kung pao _________ recipes
I had some awesome kung pao tofu at a chinese spot in town, and I'd like to make it at home tomorrow, since I believe I have everything on hand. I looked at the kung pao chicken recipe from Cooks Illustrated, and though it looks good, I'm interested in other suggestions or advice. It's for a date, and I'd like to make it well the first time. Thanks!
I'd try Fuchsia Dunlop's version. I have not tested this recipe myself, but I think her recipe should be tastier and more authentic than most of what you will find elsewhere.
Not sure whether you're trying to make a vegetarian version, but if you are, I suggest using wheat gluten (seitan) rather than tofu. If you use tofu, use either baked tofu, or freeze the tofu first, then thaw it and wring it out.
If you're not used to cooking this style of food, I would give it a try *before* the date if at all possible.
Yeah - gives it a totally different (chewier, more varied) texture, and it absorbs sauces / marinades better. This style is especially great in stews, cut up / crumbled small to approximate a ground meat type texture (mixed with some mushrooms / onions), or battered and fried. Plus it's an easy way to not waste leftover tofu that you're unlikely to use soon. I like to cut it before freezing. Later, thaw it and gently wring out the excess water.
For this particular type of recipe (gongbao chicken style), I think tofu in general (whether frozen or not) might be a little too absorbant unless you use baked tofu or deep-fry the tofu first.
here's a recipe for kung pao sauce:
1/4 c dry sherry
1 T dark soy sauce
1 T hoisin suace
1 T sesame oil
2 tsp. red wine vinager
1 tsp. Chinese chili sauce
1/4 tsp crushed Sichuon peppercorns
keep separate at the ready: 1/4 tsp. salt 1 T cornstarch dissolved in 2 T water.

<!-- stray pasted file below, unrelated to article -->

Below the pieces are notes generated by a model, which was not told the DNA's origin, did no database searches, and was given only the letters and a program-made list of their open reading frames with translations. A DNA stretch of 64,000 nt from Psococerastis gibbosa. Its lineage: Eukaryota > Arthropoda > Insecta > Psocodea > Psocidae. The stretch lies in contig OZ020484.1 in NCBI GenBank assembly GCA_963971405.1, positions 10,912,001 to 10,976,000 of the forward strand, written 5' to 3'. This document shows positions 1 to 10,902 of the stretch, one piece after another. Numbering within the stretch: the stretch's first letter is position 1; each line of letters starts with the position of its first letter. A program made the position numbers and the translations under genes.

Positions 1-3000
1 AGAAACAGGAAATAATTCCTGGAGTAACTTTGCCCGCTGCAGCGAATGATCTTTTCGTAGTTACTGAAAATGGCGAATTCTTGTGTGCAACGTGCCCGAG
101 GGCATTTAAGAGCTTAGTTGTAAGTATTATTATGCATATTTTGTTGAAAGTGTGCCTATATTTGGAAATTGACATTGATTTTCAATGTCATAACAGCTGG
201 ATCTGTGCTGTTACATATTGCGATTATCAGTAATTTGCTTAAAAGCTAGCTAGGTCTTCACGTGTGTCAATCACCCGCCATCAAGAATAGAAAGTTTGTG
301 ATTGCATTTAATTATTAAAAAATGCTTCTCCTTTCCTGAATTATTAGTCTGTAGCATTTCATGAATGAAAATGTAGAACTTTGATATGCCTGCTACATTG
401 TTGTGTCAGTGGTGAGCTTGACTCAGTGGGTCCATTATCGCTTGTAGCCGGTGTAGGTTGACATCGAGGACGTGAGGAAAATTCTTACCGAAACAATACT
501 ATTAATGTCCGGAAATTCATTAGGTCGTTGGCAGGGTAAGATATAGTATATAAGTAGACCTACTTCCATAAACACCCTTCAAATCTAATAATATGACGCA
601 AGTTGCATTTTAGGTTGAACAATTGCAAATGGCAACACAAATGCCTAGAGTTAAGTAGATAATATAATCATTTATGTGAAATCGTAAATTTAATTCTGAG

Heat 1/2 c peanut oil and 1 c raw shelled peanuts in a small heavy skillet, stirring, till the peanuts start to toast--about 2 minutes. Lift peanuts out and drain on paper toweling. Keep ready in a small bowl.
Dice bell pepper, onion and protein of choice to 1/2" to 3/4" cubes.
Mince 1 T. each of gingerroot and garlic
Heat wok very well and add 1 T peanut oil and roll the wok to distribute. Add raw protein and stir fry about 2 minutes. Remove from wok. Add another 1 T of oil and the ginger and garlic and toss quickly for about 20 seconds. Add vegetables and stir fry about 2 minutes keeping wok heat high by adjusting heat source if necessary. Return protein to wok and add some small dried red chilis, stir fry about 1 to 2 minutes, then pour in sauce ingredients. When the sauce is heated and starting to bubble, add a little of the cornstrach slurry so the sauce lightly glazes the food.
Serve with hot rice. I find this works well with shrimp, chicken etc; have no experience with tofu, but the sauce is very good.
p.s. this recipe uses chili sauce or paste (I've used Sriracha or chili-garlic paste to good effect) because without a powerful ventilation system, you can drive everyone from the house gasping and choking if you fry the dry chilis in the hot oil. I have personal experience with this ;-)